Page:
Use Trade Shows to Leverage Your Career

April 7, 2005
Going to Interphex or another industry show? Don't just attend -- work it to your advantage. Here are all the tips you need, as well as a trade show checklist, courtesy of our resident career expert JoAnn Hines.
By JoAnn R. Hines,’s Resident Career Expert"Oh, no, not another trade show!" Stop that thought! You should be saying, "Great, another career opportunity!"Your most important asset in your career is you. As such, you need to continually increase the value of that asset. One of the best ways is to increase your knowledge, and trade shows are perfect for that. Here are some tips for accessing that knowledge:
  1. Work the floor. See who and what is on exhibit. Come away from the show with a full understanding of who does what in terms of products and services.

  2. Attend the seminars. Most shows have several conference tracks, and Interphex is no exception. Be sure to include healthy doses of one or more conference tracks in your agenda. Make a point to introduce yourself to speakers, to exchange ideas and business cards. Be sure to follow up after the show.

  3. Meet colleagues and new contacts off site. This is a great way to build relationships and network in a more informal atmosphere.
Whether you are a trade show rookie or a seasoned veteran, the cold hard truth is that preparing for a trade show properly is hard work. However, the benefits you reap make it well worth the effort. So, get your business cards (lots of them), prepare your “elevator” pitch, and get ready to improve your career. A few suggestions for preparing and maximizing your time:
  • Make a list of people who you would like to see. Set up meetings in advance, but don’t set a rigid schedule since trade shows tend to operate informally. If you are working a booth, send out invitations to colleagues and contacts announcing when you will be there. Email them to remind them to meet you.

  • Always carry business cards and company literature with you. You never know who you might bump into.

  • When you attend sessions and seminars, go early and stay late. Meet presenters and other attendees. Note: Big shots usually show up the first official day of the show, unless they are scheduled to speak at other times.

  • Don't spend a lot of time on long conversations. Introduce yourself. (Give your 10-second “elevator” pitch.) Exchange business cards. Write some notes on the back of their card about your conversation and move on.

  • Carry a camera. If you meet someone important, have a picture taken together. It could be a real door opener for you.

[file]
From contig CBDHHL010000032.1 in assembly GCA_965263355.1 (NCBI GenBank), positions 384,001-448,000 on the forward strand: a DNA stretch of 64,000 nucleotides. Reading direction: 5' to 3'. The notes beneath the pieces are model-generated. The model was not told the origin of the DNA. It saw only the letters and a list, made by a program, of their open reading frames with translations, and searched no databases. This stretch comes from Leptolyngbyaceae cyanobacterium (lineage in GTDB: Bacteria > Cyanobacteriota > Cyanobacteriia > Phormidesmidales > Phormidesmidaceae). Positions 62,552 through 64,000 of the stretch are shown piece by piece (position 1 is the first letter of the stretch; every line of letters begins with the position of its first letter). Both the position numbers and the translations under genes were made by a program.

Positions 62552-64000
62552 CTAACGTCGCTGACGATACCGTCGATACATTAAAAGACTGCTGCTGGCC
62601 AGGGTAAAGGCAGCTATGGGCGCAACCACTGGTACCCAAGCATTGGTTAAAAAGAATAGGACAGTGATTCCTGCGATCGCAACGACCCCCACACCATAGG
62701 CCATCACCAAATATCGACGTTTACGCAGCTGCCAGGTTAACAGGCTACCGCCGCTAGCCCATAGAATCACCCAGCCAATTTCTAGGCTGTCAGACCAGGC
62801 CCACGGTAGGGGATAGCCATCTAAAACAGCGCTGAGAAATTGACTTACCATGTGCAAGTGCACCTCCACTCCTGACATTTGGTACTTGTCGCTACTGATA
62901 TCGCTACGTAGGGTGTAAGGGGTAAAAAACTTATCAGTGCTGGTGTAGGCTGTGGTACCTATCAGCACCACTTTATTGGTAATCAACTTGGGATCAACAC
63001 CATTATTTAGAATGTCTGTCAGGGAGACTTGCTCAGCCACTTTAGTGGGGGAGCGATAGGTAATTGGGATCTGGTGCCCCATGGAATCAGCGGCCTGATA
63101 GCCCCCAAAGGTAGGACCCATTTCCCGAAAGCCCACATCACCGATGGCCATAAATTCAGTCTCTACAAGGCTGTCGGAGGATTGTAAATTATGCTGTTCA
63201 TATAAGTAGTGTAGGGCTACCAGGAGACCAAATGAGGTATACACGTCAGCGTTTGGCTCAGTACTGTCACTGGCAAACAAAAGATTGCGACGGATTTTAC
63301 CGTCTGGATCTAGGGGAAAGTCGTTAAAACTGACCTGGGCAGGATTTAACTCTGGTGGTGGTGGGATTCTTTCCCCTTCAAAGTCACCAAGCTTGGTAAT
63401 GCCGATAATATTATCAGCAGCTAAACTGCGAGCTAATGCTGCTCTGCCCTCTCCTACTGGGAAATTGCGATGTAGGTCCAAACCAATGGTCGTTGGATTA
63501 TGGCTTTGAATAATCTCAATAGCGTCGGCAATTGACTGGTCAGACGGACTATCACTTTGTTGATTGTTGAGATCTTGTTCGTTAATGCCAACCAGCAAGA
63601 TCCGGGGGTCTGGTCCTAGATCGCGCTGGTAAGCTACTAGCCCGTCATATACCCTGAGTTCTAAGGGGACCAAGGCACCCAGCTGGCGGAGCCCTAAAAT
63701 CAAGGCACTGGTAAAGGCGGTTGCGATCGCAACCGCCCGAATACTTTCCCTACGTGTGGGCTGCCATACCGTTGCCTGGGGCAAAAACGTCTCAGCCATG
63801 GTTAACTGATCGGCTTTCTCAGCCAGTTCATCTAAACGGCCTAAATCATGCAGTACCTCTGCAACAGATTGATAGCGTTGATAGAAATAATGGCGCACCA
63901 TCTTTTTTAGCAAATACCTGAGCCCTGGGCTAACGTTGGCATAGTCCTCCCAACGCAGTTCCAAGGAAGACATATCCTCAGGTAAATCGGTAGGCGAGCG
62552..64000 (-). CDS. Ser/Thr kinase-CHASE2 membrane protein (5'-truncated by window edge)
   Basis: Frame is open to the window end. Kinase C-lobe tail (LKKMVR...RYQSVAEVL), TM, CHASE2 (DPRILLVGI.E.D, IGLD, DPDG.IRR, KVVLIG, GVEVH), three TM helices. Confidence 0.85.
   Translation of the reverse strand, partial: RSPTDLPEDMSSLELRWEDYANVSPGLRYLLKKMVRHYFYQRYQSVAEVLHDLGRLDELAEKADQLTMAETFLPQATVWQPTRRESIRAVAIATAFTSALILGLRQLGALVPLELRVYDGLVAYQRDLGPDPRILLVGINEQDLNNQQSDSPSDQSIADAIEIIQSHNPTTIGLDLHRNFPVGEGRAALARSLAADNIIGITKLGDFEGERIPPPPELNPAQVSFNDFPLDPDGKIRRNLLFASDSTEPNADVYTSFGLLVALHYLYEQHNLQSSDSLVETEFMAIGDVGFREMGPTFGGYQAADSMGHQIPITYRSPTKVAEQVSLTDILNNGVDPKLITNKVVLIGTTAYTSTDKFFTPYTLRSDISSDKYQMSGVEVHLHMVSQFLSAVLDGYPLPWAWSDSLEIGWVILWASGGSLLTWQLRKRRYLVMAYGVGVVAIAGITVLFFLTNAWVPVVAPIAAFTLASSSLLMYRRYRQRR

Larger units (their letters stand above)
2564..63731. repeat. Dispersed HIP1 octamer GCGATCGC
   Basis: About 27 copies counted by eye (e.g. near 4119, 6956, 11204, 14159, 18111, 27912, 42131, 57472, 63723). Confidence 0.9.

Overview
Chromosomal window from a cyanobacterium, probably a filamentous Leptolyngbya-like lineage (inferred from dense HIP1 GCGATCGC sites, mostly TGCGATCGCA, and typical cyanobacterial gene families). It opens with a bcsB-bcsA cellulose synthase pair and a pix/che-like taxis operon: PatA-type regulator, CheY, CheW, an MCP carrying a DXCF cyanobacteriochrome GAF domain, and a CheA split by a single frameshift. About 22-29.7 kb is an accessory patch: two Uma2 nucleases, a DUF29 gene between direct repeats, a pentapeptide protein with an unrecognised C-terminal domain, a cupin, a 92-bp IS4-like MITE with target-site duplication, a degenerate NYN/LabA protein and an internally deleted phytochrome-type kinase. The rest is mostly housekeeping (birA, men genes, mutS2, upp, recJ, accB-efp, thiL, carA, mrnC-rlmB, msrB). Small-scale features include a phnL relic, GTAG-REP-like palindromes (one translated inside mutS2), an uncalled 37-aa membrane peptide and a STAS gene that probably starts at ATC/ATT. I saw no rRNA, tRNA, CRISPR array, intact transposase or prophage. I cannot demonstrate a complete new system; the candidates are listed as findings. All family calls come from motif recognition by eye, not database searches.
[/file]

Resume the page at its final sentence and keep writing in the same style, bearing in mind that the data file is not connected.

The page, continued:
• At some point, stop at the show management booth. Introduce yourself and your company. Offer opinions on the show and programs. Volunteer to be quoted or to have your photo taken for future promotional materials.

  • After the show, maximize your memories and knowledge. Write a summary of what you accomplished. Include copies of business cards and photos. Note any insightful information you gained at the show. Distribute copies of your summary to your boss and anyone else who didn’t attend.

  • Write a personal press release for friends and business contacts announcing that you attended the show. If you were a speaker, received an award, or were showcased at the show, play it up. (Note: Pre-show releases are possible, too.)
The most important thing you should come away with from the show is contacts! Network, network, network. Capitalize on the opportunities the show presents and improve your career and your visibility.

  • Prepare in advance.

  • Wear comfortable clothes and shoes. (Walking/jogging shoes are acceptable now.)

  • Have the necessary business tools, cards, literature, and camera at hand.

  • Sign up for or gather as much information as you can. Sort and discard unnecessary literature in your hotel room at night.

  • Get copies of all trade publications and fill out subscription cards.

  • Notify your colleagues of your show location and schedule meetings.

  • Keep good notes throughout the show.

  • Write a post show report and press release.
About the AuthorJoAnn Hines "packages" people. She makes it easy for others to transform their careers in much the same way she did. Her "how to" workbooks, informative articles, and tutorials demonstrate the steps to take career and professional development to the next level. Hines believes in the power of her experience and advice. As a result, much of her advice is free or is offered for a nominal charge. To learn the ropes and "Package Yourself" for success, email her at [email protected].